WASHINGTON – The United States is considering granting Temporary Protected Status to Ecuadorians living on U.S. territory due to the earthquake that struck their country on April 16, a spokesman for U.S. Citizenship and Immigration Services told EFE on Wednesday.
“In consultation with the appropriate agencies, the Department of Homeland Security is evaluating the impact of the earthquake and Ecuador’s recovery needs with the aim of determining if a discretionary TPS designation might be justified,” said Joanne Ferreira.
TPS is awarded by U.S. authorities in special circumstances to nationals of countries affected by armed conflicts or natural disasters, and it may be granted directly by the executive branch without the need for approval from Congress.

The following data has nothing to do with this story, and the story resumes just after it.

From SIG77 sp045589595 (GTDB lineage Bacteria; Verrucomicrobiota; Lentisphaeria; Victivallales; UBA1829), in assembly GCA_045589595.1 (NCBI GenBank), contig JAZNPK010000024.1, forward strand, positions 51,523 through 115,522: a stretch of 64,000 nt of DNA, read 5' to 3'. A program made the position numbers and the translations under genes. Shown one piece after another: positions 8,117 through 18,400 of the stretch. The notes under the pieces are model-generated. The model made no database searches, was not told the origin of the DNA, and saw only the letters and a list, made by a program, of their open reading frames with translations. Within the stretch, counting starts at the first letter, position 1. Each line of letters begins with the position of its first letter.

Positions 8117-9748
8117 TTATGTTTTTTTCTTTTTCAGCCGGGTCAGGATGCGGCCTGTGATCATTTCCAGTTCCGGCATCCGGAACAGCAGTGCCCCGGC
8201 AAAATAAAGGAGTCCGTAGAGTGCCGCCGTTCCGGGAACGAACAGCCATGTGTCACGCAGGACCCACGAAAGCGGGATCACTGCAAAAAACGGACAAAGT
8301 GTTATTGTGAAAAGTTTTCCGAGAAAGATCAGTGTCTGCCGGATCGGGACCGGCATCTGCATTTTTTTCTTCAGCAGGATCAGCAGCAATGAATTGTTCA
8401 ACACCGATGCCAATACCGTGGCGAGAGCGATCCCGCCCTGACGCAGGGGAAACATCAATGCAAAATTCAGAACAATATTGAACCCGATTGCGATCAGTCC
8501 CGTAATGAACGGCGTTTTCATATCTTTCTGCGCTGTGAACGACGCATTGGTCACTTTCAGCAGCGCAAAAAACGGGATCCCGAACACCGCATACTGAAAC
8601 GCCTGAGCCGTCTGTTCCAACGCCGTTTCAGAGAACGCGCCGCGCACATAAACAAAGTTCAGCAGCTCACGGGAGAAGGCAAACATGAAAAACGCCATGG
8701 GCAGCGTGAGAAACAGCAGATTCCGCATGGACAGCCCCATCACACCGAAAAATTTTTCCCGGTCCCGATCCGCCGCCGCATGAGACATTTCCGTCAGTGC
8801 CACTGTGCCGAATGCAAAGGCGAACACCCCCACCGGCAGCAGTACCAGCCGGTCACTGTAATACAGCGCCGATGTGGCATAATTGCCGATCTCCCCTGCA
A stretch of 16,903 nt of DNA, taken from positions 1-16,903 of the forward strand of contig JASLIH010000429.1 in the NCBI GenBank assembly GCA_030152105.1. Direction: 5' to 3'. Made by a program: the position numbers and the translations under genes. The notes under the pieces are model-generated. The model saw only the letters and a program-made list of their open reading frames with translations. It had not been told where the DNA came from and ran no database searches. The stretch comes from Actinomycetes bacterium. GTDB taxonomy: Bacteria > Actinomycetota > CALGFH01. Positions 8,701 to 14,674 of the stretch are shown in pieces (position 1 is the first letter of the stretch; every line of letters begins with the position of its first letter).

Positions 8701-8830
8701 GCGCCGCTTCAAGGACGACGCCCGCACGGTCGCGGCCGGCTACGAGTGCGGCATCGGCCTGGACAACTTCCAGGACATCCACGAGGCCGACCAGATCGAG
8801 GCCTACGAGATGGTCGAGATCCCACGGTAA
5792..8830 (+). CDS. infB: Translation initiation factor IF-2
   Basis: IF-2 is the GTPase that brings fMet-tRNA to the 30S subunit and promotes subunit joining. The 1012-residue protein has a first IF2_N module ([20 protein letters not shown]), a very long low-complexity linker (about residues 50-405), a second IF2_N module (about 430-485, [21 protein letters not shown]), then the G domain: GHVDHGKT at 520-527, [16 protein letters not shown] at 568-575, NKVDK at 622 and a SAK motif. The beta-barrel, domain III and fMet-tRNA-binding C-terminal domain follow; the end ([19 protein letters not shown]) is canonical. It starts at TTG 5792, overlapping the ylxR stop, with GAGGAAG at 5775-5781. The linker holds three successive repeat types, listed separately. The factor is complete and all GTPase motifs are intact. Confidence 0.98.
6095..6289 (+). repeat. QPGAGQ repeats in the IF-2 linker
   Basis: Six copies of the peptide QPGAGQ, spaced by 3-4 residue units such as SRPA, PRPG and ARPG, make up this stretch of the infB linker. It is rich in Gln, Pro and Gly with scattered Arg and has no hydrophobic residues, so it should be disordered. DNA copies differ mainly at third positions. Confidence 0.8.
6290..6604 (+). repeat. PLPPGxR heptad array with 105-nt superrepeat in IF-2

While the government studies the idea, immigration authorities announced on April 26 a series of measures to help Ecuadorians living in the United States.
Among those measures is aid to accelerate the resolving of job requests in some cases, as well as an exemption on paying the fees for some visas if the applicants can show that their financial ability had been harmed by the quake.
New York Mayor Bill de Blasio and Rep. Luis Gutierrez (D-Ill.), along with other politicians and Latino organizations, have asked the government to authorize TPS to Ecuadorians living in the United States in this unusual situation.
According to 2010 Census figures, more than 600,000 Ecuadorians live in the United States.
Currently the citizens of several Latin American and Caribbean countries enjoy TPS, including Honduras, El Salvador, Haiti and Nicaragua.
The magnitude-7.8 temblor that struck Ecuador last month left 660 people dead and 23 missing, causing an estimated $3 billion in damages and economic losses.